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How To Get a Job and Make More Money in 8 Easy Steps

Finding a job can be difficult at times but as long as you follow the 8 step process listed below you will be well on your way to making more money.


1. Write down what kind of job(s) you are looking for and in what industry.
For example are you looking for a job in construction, manufacturing retail, information technology, medical fields or the financial industry.
It helps to be flexible, so list any work areas that you think would be a good fit for you.

Be realistic though, for example you are not likely to get a job as an electrical engineer if you have had no training or experience.

2. Start working on your resume. 
Almost every position will require you to submit a resume.  Don’t worry about formatting at this stage.  Write down any training, experience and skills that you have that apply to the main jobs you listed in part 1.  For example, WHMIS training, basic occupational health and safety awareness training, bookkeeping experience, drywall finishing.

Many different companies can help you build a great looking resume but we are not there yet.  This will be discussed later.

3. Look online or in local newspapers for jobs similar to what you are looking for. 
Write down the requirements that they are asking for that you already have and those you will have to obtain.

Several sites to find job opportunities are listed below. We didn’t list the websites for every provincial job bank but it will be easy to find the site for the province you are in if it is not listed below.  Some of the websites allow you to sign up to get an email everyday with the latest jobs that meet your requirements.

For students
https://www.canada.ca/en/services/jobs/opportunities/student.html

Government of Canada Job Bank.
https://www.canada.ca/en/services/jobs/opportunities/student.html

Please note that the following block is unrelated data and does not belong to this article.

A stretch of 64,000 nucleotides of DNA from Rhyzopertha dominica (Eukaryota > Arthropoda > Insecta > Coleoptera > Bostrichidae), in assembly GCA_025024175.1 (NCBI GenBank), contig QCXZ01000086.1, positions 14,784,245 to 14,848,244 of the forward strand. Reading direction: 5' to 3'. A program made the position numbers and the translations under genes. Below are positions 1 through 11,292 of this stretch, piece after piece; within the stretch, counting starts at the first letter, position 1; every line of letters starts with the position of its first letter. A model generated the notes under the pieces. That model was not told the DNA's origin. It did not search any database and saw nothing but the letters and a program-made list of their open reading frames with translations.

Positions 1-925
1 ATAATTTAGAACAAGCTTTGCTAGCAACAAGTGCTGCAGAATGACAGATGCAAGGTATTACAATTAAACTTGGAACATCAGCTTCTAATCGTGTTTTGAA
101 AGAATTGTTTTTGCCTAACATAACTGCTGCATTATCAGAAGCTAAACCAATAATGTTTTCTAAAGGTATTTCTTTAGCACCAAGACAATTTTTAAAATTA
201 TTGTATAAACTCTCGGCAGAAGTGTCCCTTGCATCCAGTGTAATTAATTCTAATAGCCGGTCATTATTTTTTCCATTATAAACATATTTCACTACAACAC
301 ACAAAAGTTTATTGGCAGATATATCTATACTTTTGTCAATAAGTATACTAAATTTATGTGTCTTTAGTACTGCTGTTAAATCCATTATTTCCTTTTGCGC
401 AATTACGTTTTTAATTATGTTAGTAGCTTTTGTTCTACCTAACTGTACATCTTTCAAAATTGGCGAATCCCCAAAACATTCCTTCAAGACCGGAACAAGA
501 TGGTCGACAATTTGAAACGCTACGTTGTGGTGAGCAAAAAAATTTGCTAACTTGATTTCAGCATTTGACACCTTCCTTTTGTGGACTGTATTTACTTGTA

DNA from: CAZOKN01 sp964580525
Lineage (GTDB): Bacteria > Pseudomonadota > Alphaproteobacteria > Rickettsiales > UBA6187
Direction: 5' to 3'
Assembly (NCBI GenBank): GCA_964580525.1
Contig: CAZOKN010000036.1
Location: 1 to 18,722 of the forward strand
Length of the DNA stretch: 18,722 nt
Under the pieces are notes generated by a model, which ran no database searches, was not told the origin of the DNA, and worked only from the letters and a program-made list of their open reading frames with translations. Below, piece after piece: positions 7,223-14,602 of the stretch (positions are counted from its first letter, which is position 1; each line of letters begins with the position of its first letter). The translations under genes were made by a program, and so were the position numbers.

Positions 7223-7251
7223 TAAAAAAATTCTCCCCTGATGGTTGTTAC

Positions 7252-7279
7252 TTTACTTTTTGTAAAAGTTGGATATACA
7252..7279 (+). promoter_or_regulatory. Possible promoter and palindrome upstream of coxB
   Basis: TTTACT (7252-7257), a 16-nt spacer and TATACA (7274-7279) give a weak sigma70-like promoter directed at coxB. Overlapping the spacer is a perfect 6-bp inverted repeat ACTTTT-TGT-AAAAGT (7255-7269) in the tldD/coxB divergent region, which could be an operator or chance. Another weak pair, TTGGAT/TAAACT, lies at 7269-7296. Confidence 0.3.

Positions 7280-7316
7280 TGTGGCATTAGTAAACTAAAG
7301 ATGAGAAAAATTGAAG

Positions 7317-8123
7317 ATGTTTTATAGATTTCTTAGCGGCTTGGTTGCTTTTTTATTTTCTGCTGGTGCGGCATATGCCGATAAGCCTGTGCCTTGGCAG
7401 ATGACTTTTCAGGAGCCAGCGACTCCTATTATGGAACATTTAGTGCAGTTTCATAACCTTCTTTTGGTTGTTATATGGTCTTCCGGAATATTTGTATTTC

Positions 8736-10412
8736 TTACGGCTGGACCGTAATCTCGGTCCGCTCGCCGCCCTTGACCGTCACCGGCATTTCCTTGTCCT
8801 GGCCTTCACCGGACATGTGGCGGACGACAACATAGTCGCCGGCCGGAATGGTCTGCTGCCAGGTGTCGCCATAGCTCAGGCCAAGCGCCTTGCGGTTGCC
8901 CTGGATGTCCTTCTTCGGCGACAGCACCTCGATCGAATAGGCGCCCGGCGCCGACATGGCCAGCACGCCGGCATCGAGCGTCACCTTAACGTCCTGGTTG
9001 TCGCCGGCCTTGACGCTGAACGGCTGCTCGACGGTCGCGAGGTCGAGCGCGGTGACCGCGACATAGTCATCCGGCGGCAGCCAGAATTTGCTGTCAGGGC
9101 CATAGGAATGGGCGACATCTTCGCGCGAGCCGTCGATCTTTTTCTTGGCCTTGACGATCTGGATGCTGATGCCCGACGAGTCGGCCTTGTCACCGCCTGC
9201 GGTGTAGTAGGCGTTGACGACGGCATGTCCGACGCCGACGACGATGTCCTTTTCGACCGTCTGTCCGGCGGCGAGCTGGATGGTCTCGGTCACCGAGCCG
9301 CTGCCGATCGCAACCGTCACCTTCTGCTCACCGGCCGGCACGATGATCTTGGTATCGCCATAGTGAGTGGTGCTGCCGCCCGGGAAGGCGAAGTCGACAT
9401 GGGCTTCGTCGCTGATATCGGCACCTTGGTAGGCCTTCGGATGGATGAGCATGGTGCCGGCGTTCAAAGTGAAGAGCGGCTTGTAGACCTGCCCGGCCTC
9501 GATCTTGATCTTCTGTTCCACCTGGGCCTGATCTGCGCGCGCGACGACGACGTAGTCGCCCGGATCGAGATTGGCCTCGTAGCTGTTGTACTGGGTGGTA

Jobs and employment Alberta
https://www.alberta.ca/jobs-and-employment.aspx

British Columbia – WorkBC
https://www.workbc.ca/

New Brunswick Jobs
https://www.nbjobs.ca/

Employment Ontario
https://www.ontario.ca/page/employment-ontario

Québec Emploi – Online Employment Service
https://www.quebec.ca/en/employment/job-offers/available-job-offers/quebec-emploi-online-employment-service

Indeed is the #1 job site in the world
https://ca.indeed.com/

LinkedIn is the world’s largest professional network on the internet.
https://www.linkedin.com/

4. Communicate with your friends, relatives and former colleagues and let them know you’re looking for a job.
You may receive referrals to open positions or useful advice for your job search. It may be hard to admit that you are unemployed but most people have been out of a job at least once and will be eager to help you out.

5. Finish up your resume. 
Most of the government sites above have advice on building an effective resume. There are many private companies that will help you build your resume. It may be worth paying for a service to help you produce a great resume. Have several people read over your resume to ensure it has no errors and makes you look good.  It is important to remember that you have to emphasize what value you will bring to the company.

Some useful websites follow below.

Government of Canada resume Builder. https://www.jobbank.gc.ca/findajob/resume-builder